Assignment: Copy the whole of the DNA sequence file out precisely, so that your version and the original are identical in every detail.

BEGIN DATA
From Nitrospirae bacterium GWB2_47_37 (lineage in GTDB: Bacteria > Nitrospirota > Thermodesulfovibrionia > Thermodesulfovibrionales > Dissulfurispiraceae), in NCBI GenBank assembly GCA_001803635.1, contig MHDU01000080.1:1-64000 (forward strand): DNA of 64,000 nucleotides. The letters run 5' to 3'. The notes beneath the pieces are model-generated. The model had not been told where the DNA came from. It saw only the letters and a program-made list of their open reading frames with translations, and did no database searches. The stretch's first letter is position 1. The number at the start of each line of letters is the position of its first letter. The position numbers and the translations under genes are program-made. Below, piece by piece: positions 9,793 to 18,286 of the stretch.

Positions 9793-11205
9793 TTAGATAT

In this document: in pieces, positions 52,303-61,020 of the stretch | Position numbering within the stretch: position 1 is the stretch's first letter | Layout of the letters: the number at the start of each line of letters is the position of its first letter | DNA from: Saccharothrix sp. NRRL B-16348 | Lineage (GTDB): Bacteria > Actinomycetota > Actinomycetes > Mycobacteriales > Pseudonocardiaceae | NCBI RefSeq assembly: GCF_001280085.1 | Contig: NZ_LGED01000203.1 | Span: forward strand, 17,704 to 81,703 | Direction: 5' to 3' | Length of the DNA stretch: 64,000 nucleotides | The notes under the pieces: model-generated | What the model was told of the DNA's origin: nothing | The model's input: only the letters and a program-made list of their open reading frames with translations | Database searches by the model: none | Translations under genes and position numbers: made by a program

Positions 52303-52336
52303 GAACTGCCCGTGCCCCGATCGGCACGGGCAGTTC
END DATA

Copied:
From Nitrospirae bacterium GWB2_47_37 (lineage in GTDB: Bacteria > Nitrospirota > Thermodesulfovibrionia > Thermodesulfovibrionales > Dissulfurispiraceae), in NCBI GenBank assembly GCA_001803635.1, contig MHDU01000080.1:1-64000 (forward strand): DNA of 64,000 nucleotides. The letters run 5' to 3'. The notes beneath the pieces are model-generated. The model had not been told where the DNA came from. It saw only the letters and a program-made list of their open reading frames with translations, and did no database searches. The stretch's first letter is position 1. The number at the start of each line of letters is the position of its first letter. The position numbers and the translations under genes are program-made. Below, piece by piece: positions 9,793 to 18,286 of the stretch.

Positions 9793-11205
9793 TTAGATAT

In this document: in pieces, positions 52,303-61,020 of the stretch | Position numbering within the stretch: position 1 is the stretch's first letter | Layout of the letters: the number at the start of each line of letters is the position of its first letter | DNA from: Saccharothrix sp. NRRL B-16348 | Lineage (GTDB): Bacteria > Actinomycetota > Actinomycetes > Mycobacteriales > Pseudonocardiaceae | NCBI RefSeq assembly: GCF_001280085.1 | Contig: NZ_LGED01000203.1 | Span: forward strand, 17,704 to 81,703 | Direction: 5' to 3' | Length of the DNA stretch: 64,000 nucleotides | The notes under the pieces: model-generated | What the model was told of the DNA's origin: nothing | The model's input: only the letters and a program-made list of their open reading frames with translations | Database searches by the model: none | Translations under genes and position numbers: made by a program

Positions 52303-52336
52303 GAACTGCCCGTGCCCCGATCGGCACGGGCAGTTC